Mark Cuban-backed streaming app Fireside acquires Stremium to bring live, interactive shows to your TV

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Mark Cuban-backed streaming app Fireside, which today offers podcasters and other creators a way to host interactive, live shows with audience engagement, will soon expand to the big screen of TVs. Variety reported, and Fireside confirmed, that it has acquired open streaming TV platform Stremium, which will allow Fireside’s shows to be available for a range of connected TV devices, including Amazon Fire TV, Roku, smart TVs, and more. and others are included.

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Terms of the deal were not disclosed. cuba retweeted Variety reporting but made no other public comment.

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A company spokesperson confirmed the deal to TechCrunch, noting that it was for a combination of IP and talent.

“Fireside has acquired all of Stremium, including its entire team and intellectual property,” the spokesperson said. “The company is the first interactive Web3 streaming platform and the acquisition will help accelerate Fireside to become the only platform that connects creators, celebrities, brands and IP owners to the studios, networks and streaming services of the future. Other big announcements are expected soon.

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Launched just over a year ago, Fireside arrived on the heels of a pandemic-fuelled demand to offer live entertainment as well as a growing number of startups that cater to the maker economy.

Despite some early — and inaccurate — comparisons between Fireside and other live audio platforms like Twitter Spaces or Clubhouse, the startup gained traction due to a different feature set that also prioritizes video content. Shows on Fireside’s platform can be streamed live on its app, recorded, saved, or even simulcast to other social networks. The app additionally includes audience engagement tools and other features to assist creators with promotion, editing, measurement, distribution, monetization and audience growth, all part of Fireside’s end-to-end content production experience. Recently, the company has been exploring Web3 technologies including NFTs.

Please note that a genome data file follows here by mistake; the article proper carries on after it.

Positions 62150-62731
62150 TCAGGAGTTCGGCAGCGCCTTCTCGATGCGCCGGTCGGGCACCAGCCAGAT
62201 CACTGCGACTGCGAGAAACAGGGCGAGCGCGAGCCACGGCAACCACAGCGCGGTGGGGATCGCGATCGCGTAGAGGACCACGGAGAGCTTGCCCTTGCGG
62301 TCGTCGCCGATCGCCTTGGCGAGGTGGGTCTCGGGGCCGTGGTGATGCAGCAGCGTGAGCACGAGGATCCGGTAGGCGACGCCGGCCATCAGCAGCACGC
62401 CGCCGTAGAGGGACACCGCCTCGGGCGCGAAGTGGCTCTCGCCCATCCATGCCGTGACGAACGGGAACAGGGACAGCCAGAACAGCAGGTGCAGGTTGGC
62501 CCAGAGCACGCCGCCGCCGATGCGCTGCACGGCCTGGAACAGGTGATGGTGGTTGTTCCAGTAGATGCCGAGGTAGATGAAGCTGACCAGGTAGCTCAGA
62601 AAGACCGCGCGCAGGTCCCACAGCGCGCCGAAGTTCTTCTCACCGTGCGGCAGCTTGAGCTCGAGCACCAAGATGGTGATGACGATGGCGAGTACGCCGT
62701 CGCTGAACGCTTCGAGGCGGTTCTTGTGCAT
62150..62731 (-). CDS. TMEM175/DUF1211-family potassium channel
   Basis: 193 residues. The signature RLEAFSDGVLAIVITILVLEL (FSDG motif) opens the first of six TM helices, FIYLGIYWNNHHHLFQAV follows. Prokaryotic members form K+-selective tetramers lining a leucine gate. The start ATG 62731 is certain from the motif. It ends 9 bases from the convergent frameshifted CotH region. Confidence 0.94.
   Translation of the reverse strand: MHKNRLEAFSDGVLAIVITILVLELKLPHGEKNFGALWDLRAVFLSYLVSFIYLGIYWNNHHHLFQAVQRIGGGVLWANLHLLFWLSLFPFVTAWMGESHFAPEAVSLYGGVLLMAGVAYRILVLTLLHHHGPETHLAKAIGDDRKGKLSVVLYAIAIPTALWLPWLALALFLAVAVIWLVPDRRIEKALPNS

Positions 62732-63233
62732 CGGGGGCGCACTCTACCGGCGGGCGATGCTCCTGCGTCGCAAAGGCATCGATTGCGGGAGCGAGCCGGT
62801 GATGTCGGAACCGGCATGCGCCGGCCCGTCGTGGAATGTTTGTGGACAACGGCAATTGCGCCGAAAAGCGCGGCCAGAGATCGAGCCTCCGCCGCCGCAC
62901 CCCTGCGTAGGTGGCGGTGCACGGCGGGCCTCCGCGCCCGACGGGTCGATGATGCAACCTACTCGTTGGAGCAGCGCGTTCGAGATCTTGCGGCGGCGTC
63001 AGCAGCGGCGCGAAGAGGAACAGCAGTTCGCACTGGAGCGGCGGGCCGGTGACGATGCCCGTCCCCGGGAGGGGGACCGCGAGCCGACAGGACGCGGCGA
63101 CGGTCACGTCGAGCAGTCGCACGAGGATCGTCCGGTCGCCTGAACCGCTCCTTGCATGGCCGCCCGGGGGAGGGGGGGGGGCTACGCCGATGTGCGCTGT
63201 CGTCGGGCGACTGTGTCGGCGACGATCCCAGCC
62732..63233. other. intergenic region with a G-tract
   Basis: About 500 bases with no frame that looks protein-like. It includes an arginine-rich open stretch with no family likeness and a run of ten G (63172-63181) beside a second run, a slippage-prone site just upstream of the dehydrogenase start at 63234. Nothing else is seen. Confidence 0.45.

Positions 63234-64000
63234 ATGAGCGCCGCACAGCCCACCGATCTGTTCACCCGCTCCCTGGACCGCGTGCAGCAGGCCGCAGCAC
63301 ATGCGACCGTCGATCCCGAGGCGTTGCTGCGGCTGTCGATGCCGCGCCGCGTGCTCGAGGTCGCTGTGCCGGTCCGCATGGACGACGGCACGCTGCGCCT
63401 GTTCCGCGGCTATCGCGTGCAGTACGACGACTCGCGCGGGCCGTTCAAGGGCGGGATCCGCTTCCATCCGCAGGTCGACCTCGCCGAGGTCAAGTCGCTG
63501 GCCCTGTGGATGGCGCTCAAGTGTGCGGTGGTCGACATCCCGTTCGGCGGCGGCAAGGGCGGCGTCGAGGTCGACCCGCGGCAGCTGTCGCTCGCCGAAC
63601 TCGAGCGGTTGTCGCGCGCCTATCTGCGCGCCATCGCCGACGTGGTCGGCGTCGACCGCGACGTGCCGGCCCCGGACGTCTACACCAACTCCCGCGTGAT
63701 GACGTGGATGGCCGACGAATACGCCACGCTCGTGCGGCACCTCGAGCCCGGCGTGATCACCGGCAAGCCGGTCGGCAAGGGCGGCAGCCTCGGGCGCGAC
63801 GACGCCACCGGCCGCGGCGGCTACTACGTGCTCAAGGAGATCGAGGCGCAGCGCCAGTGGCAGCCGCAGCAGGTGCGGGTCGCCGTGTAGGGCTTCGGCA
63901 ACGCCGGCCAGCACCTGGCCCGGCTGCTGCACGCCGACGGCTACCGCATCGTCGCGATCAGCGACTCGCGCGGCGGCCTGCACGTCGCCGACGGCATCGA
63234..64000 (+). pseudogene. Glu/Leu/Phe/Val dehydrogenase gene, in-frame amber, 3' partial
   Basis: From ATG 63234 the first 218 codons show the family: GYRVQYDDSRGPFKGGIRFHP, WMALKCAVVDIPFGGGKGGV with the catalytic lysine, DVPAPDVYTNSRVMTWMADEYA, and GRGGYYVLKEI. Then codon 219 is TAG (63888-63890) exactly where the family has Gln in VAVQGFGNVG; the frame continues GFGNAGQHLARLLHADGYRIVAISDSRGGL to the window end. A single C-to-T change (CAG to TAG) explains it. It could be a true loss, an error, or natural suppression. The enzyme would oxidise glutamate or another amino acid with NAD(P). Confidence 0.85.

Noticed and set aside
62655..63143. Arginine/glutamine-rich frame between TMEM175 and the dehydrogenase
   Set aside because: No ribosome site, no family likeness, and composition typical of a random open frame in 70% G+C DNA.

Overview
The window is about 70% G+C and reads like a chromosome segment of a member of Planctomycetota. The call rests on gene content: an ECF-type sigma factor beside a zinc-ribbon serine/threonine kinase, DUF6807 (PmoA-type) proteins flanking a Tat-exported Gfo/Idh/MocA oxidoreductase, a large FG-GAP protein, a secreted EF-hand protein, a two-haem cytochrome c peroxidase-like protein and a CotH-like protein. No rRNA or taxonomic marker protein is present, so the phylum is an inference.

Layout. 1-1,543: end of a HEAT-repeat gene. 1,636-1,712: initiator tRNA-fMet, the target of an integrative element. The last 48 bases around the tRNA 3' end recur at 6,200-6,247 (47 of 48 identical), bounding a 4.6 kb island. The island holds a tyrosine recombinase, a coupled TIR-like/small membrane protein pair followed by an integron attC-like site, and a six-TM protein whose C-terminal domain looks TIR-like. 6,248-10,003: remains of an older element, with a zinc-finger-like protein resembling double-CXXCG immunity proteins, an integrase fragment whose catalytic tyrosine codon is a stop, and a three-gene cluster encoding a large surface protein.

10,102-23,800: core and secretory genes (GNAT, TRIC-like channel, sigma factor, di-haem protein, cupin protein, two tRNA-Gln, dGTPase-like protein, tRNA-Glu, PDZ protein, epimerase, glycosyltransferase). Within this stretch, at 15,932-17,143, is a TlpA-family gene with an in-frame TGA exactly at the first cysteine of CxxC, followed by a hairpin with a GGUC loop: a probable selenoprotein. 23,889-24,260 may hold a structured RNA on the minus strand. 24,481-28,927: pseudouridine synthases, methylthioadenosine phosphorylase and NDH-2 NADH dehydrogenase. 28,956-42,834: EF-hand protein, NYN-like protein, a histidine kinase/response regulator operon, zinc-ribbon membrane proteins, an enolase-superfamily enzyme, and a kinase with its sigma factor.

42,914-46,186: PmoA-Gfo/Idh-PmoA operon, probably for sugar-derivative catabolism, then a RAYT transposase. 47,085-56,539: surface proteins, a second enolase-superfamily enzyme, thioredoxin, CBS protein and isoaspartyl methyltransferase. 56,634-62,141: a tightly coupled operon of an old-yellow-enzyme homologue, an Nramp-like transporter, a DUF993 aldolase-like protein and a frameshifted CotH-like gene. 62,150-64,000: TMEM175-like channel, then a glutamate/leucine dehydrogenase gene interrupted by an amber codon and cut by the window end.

Co-founded by Cuban, early Yammer employee Mike Ihbe, and Falon Fatemi, former Googler, YouTuber and Node co-founder, who sold his previous company SugarCRM, Fireside has brought together some high-profile creators like Jay Leno, Michael Dell, succeeded in attracting Melissa Rivers, Craig Kilborn, and screenwriter and Entourage creator Doug Allin over the past year.

In a letter to Fireside investors published by Variety, Fatemi shared that the Stremium acquisition will help Fireside deliver a “second screen experience where viewers can use their phones to engage and interact in real time while watching on their TVs.” Can do for.”

“Imagine watching a live cook-along show with your favorite chef simultaneously on your TV and your phone where you can interact and be invited to talk directly with them and even show them What are you cooking with the palm of your hand,” Fatemi explained. In addition, Stremium’s infrastructure will allow producers to upload, publish, program and distribute their live shows on both mobile and TV. (Stramium confirmed the accuracy of the letter to us.)

This February TechCrunch reported that Fireside was in talks to raise a $25 million Series A, valuing it at $125 million. That round has since closed, but Fireside has yet to make a formal announcement about the raise, investors or its valuation. We understand that this may be because Fireside is still adding some additional strategic investors to the deal, and it plans to start fundraising soon. Of course, the funding will have helped pave the way for Fireside to make this new acquisition.

Other investors in Fireside include the Chainsmokers, HBSE, Goodwater, Animal Capital, and NFL stars Larry Fitzgerald and Calvin Beacham, and former NBA star Barron Davis, in addition to Cuban. Ahead of its Series A, Fireside raised nearly $8 million.

Stremium was developing a service that allowed consumers to aggregate all of their favorite channels using their “TV Everywhere” credentials and using a cloud DVR instead of downloading separate streaming apps. It also included a selection of free streaming channels. But the service faced an increasingly competitive landscape where there are now many ways to watch free streaming content, such as Tubi, Pluto TV, The Roku Channel, FreeVee (formerly IMDb TV), Plex, and more. Meanwhile, cord-cutting is accelerating so fewer people with cable TV logins can market their services to Stramium.

The Stramium website is now pointing visitors to Fireside and confirms the acquisition. Fireside is aiming to release its TV product next year as a result of the deal.

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